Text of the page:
Provincial and federal health and safety legislation is designed, among other things, to protect workers by promoting safety in the workplace to prevent injuries and occupational diseases. These goals have expanded in recent years to address conduct such as workplace harassment and bullying. In traditional work settings such as industrial establishments and offices, the reach of the law is clear.

From time to time, however, we are reminded that there are some less "traditional" workplaces in which the application of legislated safeguards may be less obvious.

Last month the California Occupational Health and Safety Standards Board addressed whether more stringent safety guidelines ought to be imposed on employers in the state's estimated $13 billion porn industry. As a result of a petition filed by the AIDS Healthcare Foundation, changes to the California Code of Safety Regulations designed to reduce the risk of transmitting bloodborne pathogens such HIV and hepatitis B and C, and sexually transmitted diseases such as herpes, gonorrhea and chlamydia, came before the Board.

Among the proposed requirements were the mandated use of condoms (which are currently required in Los Angeles County as a result of an earlier measure) and other protective equipment like eye protection and dental dams (to protect against the risk that bodily fluids would reach the face), as well as rules regarding the disinfection of sex "toys", general sanitation, the handling of contaminated waste and the ready availability of medical assistance.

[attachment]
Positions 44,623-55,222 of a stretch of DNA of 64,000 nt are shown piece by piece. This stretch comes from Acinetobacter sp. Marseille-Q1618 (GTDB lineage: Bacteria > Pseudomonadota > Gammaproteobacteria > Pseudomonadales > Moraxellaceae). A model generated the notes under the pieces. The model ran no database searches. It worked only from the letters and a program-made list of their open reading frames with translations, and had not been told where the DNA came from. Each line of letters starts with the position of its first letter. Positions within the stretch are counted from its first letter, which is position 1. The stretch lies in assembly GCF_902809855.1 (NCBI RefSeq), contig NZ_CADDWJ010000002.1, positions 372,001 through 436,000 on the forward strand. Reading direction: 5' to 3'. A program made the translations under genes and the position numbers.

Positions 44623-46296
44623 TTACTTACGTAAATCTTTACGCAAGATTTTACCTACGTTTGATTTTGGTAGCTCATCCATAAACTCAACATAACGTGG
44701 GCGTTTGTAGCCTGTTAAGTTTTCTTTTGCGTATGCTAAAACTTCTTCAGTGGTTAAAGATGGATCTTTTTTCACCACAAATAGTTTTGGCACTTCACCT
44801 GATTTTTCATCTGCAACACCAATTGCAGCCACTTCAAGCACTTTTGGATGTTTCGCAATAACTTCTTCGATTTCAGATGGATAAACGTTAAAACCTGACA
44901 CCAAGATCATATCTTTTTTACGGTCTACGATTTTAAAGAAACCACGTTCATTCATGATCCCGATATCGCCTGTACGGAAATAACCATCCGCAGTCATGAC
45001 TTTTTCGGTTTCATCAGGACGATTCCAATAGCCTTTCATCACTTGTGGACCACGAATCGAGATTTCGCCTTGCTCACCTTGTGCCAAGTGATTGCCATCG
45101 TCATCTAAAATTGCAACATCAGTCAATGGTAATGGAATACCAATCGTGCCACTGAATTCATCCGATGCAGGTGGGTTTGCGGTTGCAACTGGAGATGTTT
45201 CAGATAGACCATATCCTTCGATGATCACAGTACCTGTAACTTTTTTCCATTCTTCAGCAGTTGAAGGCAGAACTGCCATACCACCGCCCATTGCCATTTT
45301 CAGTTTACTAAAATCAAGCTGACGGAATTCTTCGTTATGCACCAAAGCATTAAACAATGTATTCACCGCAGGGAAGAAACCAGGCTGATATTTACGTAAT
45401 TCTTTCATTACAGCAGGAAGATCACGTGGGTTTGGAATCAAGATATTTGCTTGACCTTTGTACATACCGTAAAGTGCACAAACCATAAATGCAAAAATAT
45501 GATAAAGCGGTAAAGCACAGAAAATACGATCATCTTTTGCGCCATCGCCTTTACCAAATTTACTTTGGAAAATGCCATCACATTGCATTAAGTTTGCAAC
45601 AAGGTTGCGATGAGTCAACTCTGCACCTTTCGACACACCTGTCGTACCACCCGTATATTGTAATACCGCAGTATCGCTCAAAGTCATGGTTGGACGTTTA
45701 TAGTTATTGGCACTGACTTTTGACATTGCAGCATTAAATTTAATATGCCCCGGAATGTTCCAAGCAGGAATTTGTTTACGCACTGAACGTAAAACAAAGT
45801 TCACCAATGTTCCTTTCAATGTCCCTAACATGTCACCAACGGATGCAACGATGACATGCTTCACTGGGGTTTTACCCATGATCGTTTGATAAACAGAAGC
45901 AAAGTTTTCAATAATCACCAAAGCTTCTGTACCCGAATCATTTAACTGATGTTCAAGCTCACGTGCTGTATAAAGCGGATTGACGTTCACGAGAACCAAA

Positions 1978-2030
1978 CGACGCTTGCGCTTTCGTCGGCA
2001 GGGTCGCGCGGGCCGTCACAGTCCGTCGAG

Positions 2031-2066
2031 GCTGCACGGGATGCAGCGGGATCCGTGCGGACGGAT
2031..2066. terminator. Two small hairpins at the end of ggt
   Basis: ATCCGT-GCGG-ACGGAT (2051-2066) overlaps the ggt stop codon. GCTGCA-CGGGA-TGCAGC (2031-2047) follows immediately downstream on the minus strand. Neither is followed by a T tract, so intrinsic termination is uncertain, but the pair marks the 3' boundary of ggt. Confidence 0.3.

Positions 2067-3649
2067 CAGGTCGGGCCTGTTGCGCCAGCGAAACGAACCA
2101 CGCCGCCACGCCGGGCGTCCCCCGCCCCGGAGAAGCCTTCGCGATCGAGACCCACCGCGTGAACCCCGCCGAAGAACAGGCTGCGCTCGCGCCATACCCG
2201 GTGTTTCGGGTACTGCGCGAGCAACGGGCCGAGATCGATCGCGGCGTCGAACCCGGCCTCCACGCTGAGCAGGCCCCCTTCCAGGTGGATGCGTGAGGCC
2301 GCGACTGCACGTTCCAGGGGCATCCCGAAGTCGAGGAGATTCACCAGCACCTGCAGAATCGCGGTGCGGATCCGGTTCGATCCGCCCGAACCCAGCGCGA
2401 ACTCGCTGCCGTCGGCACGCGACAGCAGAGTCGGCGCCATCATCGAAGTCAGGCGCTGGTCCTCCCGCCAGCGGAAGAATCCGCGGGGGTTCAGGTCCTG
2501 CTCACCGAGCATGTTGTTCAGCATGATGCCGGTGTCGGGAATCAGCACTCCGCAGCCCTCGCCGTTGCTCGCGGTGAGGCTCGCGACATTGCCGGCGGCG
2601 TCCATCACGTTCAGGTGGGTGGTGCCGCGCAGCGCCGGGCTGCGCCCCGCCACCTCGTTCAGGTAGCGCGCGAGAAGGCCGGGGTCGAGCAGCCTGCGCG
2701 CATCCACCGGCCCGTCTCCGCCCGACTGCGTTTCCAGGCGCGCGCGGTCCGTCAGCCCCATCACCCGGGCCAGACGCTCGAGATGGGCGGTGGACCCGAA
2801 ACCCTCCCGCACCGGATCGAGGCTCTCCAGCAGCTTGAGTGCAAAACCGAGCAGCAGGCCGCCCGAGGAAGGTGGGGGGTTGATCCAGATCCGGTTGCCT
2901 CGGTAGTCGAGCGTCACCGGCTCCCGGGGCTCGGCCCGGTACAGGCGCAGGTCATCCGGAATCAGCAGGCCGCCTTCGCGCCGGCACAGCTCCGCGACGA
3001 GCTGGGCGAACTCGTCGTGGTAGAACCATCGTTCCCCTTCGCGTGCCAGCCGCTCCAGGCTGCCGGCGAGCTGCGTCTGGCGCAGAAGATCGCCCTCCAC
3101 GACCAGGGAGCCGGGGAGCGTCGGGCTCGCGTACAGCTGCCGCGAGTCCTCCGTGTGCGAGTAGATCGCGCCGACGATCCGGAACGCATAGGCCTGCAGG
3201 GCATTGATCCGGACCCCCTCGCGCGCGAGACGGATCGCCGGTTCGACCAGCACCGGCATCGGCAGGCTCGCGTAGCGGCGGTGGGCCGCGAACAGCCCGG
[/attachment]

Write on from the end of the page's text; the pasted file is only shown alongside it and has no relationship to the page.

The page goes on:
As reported in the February 18, 2016 edition of The New York Times (Actors in Pornographic Films Fight Proposal to Enforce Safety Regulations), the film industry "turned out in force…to oppose" the regulations, arguing "that wearing goggles and other types of face protection would make their films unsellable". Four yes votes were required of the seven member Board to pass the new standards. With one position vacant and one member absent, a three to two vote in favour of the guidelines was insufficient to have them passed. The issue will come up again when the California Safer Sex in the Adult Film Industry Act makes its way to a state-wide ballot in November, 2016.

It is only natural that the issue of health and safety would find its way into the adult film world. While statistics regarding the size of the adult film industry in Canada are not readily available, the fact that there is a burgeoning industry is clear. As recently as 2014 the CRTC cited the Canadian specialty cable channels AOV Adult Movie Channel and AOV Action Clips for possible non-compliance of their licences in providing less than the mandated 35% Canadian programming over the broadcast year and evening broadcast period. Canadian film producers no doubt took notice.

While the Ontario Ministry of Labour has issued safety guidelines for film and television production, those measures are clearly designed for mainstream film work. For example, it is difficult to imagine that guidelines addressing "Skydiving" or "Underwater Stunts" were intended for the adult film industry. That said, the overriding statutory duty of an employer to take every precaution reasonable in the circumstances for the protection of a worker applies equally to XXX-rated film production. Time will tell if the Canadian adult film industry manages to attract the same attention from health and safety officials as its California counterpart.

Our late Prime Minister Pierre Trudeau once famously said that the state has no business in the bedrooms of the nation. The bedrooms of the production stage may be altogether another matter.